Finally tamoxifen is used as a research tool to trigger tissue specific gene expression in many conditional expression constructs in genetically modified animals including a version of the Cre-Lox recombination technique.

Mechanism

Tamoxifen competitively binds to estrogen receptors on tumors and other tissue targets, producing a nuclear complex that decreases DNA synthesis and inhibits estrogen effects. It is a nonsteroidal agent with potent antiestrogenic properties which compete with estrogen for binding sites in breast and other tissues. Tamoxifen causes cells to remain in the G0 and G1 phases of the cell cycle. Because it prevents (pre)cancerous cells from dividing but does not cause cell death, tamoxifen is cytostatic rather than cytocidal.

Tamoxifen itself is a prodrug, having relatively little affinity for its target protein, the estrogen receptor. It is metabolized in the liver by the cytochrome P450 isoform CYP2D6 and CYP3A4 into active metabolites such as 4-hydroxytamoxifen and N-desmethyl-4-hydroxytamoxifen (endoxifen) which have 30-100 times more affinity with the estrogen receptor than tamoxifen itself. These active metabolites compete with estrogen in the body for binding to the estrogen receptor. In breast tissue, 4-hydroxytamoxifen acts as an estrogen receptor antagonist so that transcription of estrogen-responsive genes is inhibited.

Side effects

Tamoxifen is a selective estrogen receptor modulator. Even though it is an antagonist in breast tissue it acts as partial agonist on the endometrium and has been linked to endometrial cancer in some women. Therefore endometrial changes, including cancer, are among tamoxifen's side effects.

The American Cancer Society lists tamoxifen as a known carcinogen, stating that it increases the risk of some types of uterine cancer while lowering the risk of breast cancer recurrence. The ACS states that its use should not be avoided in cases where the risk of breast cancer recurrence without the drug is higher than the risk of developing uterine cancer with the drug.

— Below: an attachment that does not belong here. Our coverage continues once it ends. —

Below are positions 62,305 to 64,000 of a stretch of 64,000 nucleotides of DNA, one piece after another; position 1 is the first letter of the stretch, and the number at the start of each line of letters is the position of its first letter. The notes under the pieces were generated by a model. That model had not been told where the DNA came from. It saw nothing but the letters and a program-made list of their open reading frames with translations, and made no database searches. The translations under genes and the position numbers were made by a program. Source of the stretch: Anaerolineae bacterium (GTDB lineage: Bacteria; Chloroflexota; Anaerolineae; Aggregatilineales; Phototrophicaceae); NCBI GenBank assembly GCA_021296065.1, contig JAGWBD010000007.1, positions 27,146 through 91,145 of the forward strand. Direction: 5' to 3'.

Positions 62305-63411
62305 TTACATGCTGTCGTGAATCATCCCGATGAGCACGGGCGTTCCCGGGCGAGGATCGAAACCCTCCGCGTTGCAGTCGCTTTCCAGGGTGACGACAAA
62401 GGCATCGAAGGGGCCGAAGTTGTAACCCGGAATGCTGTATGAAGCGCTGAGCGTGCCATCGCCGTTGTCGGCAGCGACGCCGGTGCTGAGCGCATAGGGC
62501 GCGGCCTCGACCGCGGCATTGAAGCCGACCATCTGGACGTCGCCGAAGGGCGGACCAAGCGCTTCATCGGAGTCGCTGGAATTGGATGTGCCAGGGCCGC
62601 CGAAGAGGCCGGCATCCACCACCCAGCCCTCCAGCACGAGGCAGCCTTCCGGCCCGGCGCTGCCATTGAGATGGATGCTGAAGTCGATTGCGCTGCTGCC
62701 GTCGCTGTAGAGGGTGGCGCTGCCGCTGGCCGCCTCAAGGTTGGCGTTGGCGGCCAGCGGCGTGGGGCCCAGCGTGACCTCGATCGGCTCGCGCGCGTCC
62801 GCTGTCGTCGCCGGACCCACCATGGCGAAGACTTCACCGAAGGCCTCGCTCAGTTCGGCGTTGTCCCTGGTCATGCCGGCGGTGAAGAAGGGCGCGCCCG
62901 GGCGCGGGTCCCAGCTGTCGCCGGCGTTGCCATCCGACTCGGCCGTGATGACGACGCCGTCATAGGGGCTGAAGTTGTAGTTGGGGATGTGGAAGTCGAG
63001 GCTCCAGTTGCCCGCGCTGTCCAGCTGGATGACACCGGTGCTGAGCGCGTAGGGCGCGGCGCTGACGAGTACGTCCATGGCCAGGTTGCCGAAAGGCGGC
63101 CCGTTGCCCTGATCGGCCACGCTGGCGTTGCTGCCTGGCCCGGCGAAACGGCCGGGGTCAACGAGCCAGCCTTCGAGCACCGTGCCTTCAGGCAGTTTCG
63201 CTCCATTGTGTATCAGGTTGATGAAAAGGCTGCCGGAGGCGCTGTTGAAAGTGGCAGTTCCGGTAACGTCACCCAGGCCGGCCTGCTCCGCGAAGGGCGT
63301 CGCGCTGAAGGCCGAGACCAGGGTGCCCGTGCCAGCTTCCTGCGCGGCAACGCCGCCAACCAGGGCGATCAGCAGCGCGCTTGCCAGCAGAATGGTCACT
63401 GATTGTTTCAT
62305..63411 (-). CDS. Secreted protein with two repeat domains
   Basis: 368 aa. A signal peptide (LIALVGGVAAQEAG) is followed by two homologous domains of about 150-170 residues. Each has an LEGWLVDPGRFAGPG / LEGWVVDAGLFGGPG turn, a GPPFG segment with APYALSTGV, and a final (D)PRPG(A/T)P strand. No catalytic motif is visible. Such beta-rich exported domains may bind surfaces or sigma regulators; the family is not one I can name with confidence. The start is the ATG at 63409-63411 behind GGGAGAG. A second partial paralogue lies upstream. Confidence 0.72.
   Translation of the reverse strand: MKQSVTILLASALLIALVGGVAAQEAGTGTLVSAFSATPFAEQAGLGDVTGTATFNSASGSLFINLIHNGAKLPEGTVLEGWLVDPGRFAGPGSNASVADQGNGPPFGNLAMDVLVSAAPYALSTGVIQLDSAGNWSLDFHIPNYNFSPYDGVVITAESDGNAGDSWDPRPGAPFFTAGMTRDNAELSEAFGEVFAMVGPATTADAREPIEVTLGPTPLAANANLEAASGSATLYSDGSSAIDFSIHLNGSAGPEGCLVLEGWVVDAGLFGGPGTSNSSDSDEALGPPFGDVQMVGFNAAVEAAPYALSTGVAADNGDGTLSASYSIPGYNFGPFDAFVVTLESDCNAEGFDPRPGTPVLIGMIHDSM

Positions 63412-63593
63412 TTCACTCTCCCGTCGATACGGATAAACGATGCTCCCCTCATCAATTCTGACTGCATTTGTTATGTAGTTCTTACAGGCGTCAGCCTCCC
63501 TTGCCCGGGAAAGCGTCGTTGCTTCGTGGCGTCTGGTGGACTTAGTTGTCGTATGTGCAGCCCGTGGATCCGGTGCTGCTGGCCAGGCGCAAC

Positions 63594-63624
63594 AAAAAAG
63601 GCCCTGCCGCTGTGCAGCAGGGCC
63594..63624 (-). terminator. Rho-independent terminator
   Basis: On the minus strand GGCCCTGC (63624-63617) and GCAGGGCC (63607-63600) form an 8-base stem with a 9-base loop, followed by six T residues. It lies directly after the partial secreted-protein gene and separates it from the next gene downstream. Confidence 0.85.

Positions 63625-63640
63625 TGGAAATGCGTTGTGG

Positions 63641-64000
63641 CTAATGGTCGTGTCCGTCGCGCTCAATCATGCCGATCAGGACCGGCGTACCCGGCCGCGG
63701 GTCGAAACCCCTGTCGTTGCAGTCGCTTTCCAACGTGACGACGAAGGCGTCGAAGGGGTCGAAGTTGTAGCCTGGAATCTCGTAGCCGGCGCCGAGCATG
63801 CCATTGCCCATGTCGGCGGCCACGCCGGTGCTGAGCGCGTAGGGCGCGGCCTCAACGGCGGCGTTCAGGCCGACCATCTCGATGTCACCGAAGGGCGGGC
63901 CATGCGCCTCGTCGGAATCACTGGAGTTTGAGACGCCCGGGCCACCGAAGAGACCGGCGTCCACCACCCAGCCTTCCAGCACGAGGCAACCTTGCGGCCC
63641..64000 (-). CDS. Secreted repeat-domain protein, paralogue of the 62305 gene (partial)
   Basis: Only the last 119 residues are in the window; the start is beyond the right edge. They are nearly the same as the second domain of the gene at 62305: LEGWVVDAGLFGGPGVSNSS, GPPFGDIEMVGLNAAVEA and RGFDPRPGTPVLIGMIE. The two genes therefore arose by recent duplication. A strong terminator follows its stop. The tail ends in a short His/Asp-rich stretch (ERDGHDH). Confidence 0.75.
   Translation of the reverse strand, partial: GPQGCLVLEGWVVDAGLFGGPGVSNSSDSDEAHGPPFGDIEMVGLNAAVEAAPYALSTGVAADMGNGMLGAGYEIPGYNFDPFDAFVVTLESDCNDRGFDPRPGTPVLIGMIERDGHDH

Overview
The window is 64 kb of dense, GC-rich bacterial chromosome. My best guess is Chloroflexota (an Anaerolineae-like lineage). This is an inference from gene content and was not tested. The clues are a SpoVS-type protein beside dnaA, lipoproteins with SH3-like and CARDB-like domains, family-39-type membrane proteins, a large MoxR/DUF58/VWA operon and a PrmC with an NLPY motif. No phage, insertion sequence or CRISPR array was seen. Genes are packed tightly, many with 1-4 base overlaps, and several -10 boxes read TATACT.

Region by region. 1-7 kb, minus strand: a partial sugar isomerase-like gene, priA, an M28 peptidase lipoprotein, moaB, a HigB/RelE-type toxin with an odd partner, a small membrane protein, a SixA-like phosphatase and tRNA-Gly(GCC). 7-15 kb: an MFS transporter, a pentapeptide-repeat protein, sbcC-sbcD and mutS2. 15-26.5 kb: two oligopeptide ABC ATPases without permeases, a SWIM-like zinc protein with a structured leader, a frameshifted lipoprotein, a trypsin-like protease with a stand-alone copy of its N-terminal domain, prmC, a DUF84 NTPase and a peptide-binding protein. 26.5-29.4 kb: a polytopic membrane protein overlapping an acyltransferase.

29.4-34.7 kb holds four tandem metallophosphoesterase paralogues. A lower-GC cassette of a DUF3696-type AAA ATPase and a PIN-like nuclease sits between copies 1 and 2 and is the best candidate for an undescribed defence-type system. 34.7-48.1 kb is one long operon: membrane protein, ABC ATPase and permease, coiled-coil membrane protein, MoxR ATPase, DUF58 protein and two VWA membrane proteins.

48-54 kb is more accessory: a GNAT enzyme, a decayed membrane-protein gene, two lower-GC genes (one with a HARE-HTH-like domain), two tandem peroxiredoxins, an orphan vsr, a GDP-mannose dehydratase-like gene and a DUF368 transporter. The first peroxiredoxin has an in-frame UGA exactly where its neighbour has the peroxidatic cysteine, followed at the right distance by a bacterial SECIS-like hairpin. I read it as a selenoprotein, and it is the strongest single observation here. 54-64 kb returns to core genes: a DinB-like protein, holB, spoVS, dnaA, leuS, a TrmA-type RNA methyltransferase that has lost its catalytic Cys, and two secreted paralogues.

For some women, tamoxifen can cause a rapid increase in triglyceride concentration in the blood. In addition there is an increased risk of thromboembolism especially during and immediately after major surgery or periods of immobility. Tamoxifen is also a cause of fatty liver, otherwise known as steatorrhoeic hepatosis or steatosis hepatis.

A significant number of tamoxifen treated breast cancer patients experience a reduction of libido.

A beneficial side effect of tamoxifen is that it prevents bone loss by inhibiting osteoclasts by acting as an estrogen receptor agonist (i.e., mimicking the effects of estrogen) in this cell type, and therefore it prevents osteoporosis. When tamoxifen was launched as a drug, it was thought that tamoxifen would act as an estrogen receptor antagonist in all tissue, including bone, and therefore it was feared that it would contribute to osteoporosis. It was therefore very surprising that the opposite effect was observed clinically. Hence tamoxifen's tissue selective action directly lead to the formulation of the concept of selective estrogen receptor modulators (SERMs).

Pharmacogenetics